The extremists on both sides are stoking anti-Muslim feeling

Three-quarters of non-Muslims believe that Islam is bad for Britain, 63 per cent ‘did not disagree’ with the statement ‘Muslims are terrorists’ and 94 per cent said Islam oppresses women. These are the results of a poll reported by both the Guardian and Sky.

Three-quarters of non-Muslims believe that Islam is bad for Britain, 63 per cent ‘did not disagree’ with the statement ‘Muslims are terrorists’ and 94 per cent said Islam oppresses women. These are the results of a poll reported by both the Guardian and Sky.

Unfortunately, neither outlet looked into the people who commissioned the poll – the impressively named ‘Islamic Education and Research Academy’ (iEra) – and whether they might have their own agenda. Just a brief look at their website would have revealed that iEra are not exactly a moderate, impartial voice.

Neither Sky nor the Guardian noticed, for example, that the home secretary has banned two of the eight advisors listed on iEra’s website (Zakir Naik and Bilal Philips) from the UK; Naik has been quoted as calling Americans “pigs” and saying that “every Muslim should be a terrorist” whilst Philips has advocated stoning people to death and public lashings, but “only […] on Fridays”.

This is not to say we should be unconcerned by an increasingly anti-Muslim atmosphere in this country or that we should entirely dismiss the poll’s findings. Rising hostility to Muslims is a serious problem for all of us, Muslim and non-Muslim.

A British Social Attitudes survey published in January found that just one in four British people feels positively about Islam and that a majority would be concerned if a mosque was built in their area. Similarly, in June this year, a poll commissioned by the ‘Exploring Islam Foundation’ found that 58 per cent of British people said they associated Islam with terrorism and 69 per cent said they believed Islam oppresses women.

The emergence over the past year of the ‘English Defence League’, whose recent Dudley march ended in rioting and 20 arrests, is just one facet of this worrying trend. Their attempts to pass themselves off as being ‘anti-extremist’ rather than anti-Muslim are undermined by the chant ‘Allah! Allah! Who the f**k is Allah?’ which rang out during their recent march in Barking, East London.

Such anti-Muslim sentiment, fuelled by careless tabloid journalism which fails to distinguish between mainstream Muslims and extremists like iEra’s Bilal Philips, is on a worryingly incessant rise. Headlines like ‘Now Muslims Demand Full Sharia’, accompanied by journalists lazily reporting as fact fantastical claims that extremists would gather thousands of supporters, are understandably worrying for the majority of British citizens who are not familiar with this area.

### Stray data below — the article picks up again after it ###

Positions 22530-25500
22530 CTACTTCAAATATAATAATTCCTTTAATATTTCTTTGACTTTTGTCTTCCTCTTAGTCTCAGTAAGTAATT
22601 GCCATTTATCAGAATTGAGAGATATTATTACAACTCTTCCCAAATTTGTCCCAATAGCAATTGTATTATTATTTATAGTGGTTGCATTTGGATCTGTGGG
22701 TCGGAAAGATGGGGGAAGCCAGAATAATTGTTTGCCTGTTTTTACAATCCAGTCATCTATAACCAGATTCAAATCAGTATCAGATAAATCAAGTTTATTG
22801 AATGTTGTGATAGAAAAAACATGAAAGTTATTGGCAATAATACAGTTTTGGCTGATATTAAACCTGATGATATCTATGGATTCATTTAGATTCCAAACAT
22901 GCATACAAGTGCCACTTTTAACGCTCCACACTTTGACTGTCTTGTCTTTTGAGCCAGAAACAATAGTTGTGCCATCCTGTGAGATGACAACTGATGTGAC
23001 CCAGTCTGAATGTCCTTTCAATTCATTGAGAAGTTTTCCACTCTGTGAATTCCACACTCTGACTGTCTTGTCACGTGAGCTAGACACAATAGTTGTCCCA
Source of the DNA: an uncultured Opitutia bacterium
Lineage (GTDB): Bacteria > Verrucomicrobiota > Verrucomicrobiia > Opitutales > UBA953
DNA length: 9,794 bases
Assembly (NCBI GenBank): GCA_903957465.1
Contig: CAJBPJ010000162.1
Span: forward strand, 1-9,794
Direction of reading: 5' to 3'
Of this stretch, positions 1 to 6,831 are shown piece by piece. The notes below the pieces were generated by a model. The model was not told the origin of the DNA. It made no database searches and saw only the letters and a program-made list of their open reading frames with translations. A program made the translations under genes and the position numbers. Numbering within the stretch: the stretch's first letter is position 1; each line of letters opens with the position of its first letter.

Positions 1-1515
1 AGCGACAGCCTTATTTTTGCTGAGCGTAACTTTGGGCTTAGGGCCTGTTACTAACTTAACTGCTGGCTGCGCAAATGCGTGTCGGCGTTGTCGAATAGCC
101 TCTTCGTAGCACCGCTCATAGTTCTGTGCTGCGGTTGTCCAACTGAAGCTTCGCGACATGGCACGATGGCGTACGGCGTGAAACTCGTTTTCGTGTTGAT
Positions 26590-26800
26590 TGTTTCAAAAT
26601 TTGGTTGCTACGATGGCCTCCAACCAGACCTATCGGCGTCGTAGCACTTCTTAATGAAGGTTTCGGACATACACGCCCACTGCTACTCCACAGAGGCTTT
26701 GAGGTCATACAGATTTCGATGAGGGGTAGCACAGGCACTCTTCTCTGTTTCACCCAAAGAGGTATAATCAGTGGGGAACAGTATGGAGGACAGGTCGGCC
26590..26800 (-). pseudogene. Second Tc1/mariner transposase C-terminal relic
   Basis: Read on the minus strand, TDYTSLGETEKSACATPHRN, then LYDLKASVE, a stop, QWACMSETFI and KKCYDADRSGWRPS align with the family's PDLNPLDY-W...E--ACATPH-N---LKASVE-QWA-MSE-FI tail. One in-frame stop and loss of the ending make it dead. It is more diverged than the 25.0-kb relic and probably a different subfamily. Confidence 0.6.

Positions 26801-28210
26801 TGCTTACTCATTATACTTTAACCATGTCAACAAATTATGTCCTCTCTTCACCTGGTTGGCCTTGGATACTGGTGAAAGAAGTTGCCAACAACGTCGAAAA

This does not mean, however, that groups like iERA should not be examined – particularly if they seek to use the results of such polls for their own ends. Their senior researcher, Hamza Tzortzis, is quoted by the Guardian as saying:

“We wanted to do something positive with the survey results rather than just say ‘It’s so sad’. So, the organisation’s strategy is to give a new realm of possibility for people to comprehend Islam, have a proper respect for Islam and see the human relevance of the faith.”

In effect, iEra are openly using these results to argue that people, Muslim and non-Muslim, should listen to their interpretation of Islam. This is troubling given Tzortzis’s links with the radical group Hizb ut-Tahrir and because he is on record as saying:

“We as Muslims reject the idea of freedom of speech, and even of freedom.”

iEra’s tactic is therefore to raise the spectre of anti-Muslim bigotry to help spread their own ideology. This is the mirror image of the EDL who use the statements of extremists like iEra’s Tzortzis, Philips and Naik to justify their anti-Muslim ideology.

The result is a feedback loop, whereby extremists on both sides shout louder and louder that their existence is under threat from the ‘other’ as a way to justify their own tribalist mindset. This vicious cycle is difficult to break and its real victims are the moderate mainstream who – stuck in the middle – are deafened by both sides.

So, whilst we should all be troubled by the rise in anti-Muslim sentiment in this country, we should also beware of the extremists of all shades who hope to exploit this phenomenon as a way to spread their own ideology.

11 Responses to “The extremists on both sides are stoking anti-Muslim feeling”

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  7. Quilliam

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  8. Pickled Politics » Why would Muslims play up Islamophobia?

    […] Readings from the Quilliam Foundation points out that the iERA itself is fronted by some dodgy people. Neither Sky nor the Guardian noticed, for example, […]

  9. Maajid Nawaz

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  10. Evisu Defence League | Left Foot Forward

    […] to previous evidence, they reveal that the EDL are not a racist organisation. Chants like ‘Allah! Allah! Who the f**k is Allah?’ belie the fact their actual cause is sartorial freedom, specifically the right to wear Evisu […]

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